Still out of bounds: half the footpaths in Britain

Still out of bounds: half the footpaths in Britain

June 23, 2001 The Independent (London)  by Steve Connor

IF YOU feel like stretching your legs, filling your lungs with fresh air and taking advantage of the summer sunshine - beware of pounds 5,000 fines, because there is a 50: 50 chance of your favourite footpath being closed this weekend, though no one seems to know why.

Despite the demise of foot-and-mouth disease, only about half the nation's footpaths have been reopened. In some areas - often those furthest from the outbreaks - more than 80 per cent of paths are closed with no sign of them being reopened.

Veterinary scientists say it is unnecessary, rural tourism doesn't want it and now Margaret Beckett, the new Environment Secretary, has called for an end to this mid-summer madness.

"Some local authorities have kept paths shut when it is really quite difficult to see that it is justified in the face of what are assessed as very slight risks," she said this week.

Ostensibly, the closures are to protect farmers against the spread of foot-and -mouth disease, yet veterinary scientists, Government ministers and the countryside agencies all say there is no logical reason why any footpath further than 3km (1.9 miles) from an outbreak should be closed.

It has been dubbed the "policy of silly walks" by commentators who believe there is more to the closures than concern about foot-and-mouth. Some suspect that powerful local landowners, in cahoots with Conservative-controlled local authorities, are happy to shut down ancient rights of way they were never keen to keep open in the first place.

In Lincolnshire, for example, the county council has only opened 15 per cent of its footpaths despite being more than 100 miles away from the nearest outbreak of foot-and-mouth.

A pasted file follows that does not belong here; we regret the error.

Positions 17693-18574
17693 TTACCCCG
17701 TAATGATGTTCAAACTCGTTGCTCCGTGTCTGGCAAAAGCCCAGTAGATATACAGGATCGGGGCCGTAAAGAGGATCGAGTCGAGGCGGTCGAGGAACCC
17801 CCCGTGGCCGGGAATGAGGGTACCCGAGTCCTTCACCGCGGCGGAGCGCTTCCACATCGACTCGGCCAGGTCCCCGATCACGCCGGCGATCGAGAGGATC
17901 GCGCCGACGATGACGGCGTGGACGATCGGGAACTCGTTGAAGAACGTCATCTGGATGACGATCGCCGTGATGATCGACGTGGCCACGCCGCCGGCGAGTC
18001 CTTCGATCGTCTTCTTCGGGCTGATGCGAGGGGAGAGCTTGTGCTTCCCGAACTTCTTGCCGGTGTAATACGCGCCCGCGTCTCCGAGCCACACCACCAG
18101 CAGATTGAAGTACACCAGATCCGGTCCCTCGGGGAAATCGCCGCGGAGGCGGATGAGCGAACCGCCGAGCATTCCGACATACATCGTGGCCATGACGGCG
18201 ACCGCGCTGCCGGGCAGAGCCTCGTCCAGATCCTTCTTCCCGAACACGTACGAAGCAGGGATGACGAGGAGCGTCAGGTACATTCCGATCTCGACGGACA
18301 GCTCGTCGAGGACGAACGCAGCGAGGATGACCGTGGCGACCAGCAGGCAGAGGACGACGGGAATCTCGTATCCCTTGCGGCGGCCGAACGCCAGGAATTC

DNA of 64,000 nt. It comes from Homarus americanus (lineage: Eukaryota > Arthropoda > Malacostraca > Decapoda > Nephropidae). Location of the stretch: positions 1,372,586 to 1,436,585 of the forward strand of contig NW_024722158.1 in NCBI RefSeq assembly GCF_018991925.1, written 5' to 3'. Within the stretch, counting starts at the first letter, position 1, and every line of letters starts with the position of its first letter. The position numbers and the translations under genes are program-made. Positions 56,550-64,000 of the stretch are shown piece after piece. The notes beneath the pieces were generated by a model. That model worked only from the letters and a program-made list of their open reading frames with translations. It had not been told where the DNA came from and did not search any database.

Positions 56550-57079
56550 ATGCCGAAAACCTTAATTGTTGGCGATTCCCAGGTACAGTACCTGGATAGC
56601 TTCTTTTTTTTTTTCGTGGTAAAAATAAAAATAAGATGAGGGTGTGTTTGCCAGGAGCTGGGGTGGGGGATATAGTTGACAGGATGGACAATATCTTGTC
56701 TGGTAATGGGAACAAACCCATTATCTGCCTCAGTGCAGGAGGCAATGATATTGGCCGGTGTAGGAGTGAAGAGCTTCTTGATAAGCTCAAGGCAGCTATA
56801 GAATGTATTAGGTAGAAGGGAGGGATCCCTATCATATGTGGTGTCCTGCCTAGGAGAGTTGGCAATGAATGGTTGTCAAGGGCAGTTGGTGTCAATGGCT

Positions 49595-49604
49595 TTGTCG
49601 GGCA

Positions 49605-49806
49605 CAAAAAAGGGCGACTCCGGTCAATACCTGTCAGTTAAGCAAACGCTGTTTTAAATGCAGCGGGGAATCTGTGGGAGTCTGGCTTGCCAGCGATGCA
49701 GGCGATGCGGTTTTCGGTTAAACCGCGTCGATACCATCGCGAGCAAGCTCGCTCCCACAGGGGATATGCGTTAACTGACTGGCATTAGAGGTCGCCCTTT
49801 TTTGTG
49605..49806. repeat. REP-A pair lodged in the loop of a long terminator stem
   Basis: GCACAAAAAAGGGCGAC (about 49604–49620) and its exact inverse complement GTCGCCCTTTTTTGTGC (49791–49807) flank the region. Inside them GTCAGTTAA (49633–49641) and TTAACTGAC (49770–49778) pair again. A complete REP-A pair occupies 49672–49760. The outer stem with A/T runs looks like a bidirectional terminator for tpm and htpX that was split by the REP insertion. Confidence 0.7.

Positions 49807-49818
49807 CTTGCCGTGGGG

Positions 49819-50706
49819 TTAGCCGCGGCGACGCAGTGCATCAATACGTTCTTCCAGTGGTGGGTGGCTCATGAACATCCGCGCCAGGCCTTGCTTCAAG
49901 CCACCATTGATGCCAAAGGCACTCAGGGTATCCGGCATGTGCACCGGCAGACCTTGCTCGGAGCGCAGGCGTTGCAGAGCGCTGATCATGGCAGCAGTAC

In Hertfordshire, which is so far free from foot-and-mouth, nearly half the public footpaths remain closed. Neighbouring Essex, meanwhile, has opened all its footpaths, despite being the place where the outbreak was first identified.

Professor David King, the Government's chief scientific adviser and foot- and -mouth supremo, sees no sense in it. "There is no scientific justification for closing footpaths in areas that are unaffected by the disease," he has told the Cabinet Office committee dealing with foot-and-mouth.

It is advice of which the recalcitrant county councils cannot claim to be ignorant. On 23 May, veterinary scientists issued guidance to all local authorities stating that although it is "theoretically possible" for walkers to carry infection to uninfected animals, "there is no evidence that this has actually happened, and the risk, if any, is small in comparison to other transmission risks".

The guidance stated that only footpaths within a 3km radius around an outbreak need to be closed. The veterinary scientists said that only walkers who have recently handled susceptible livestock or who had come into direct contact with them run a risk of introducing infection from elsewhere.

All the available evidence suggests that the continuing sporadic outbreaks of foot-and-mouth disease can be traced to the movements of farm workers or vehicles, rather than members of the public out for a walk.

Yet many local authorities, who were given blanket powers by the Government at the outset of the epidemic to close public rights of way, have proved remarkably reluctant to accept the scientific evidence.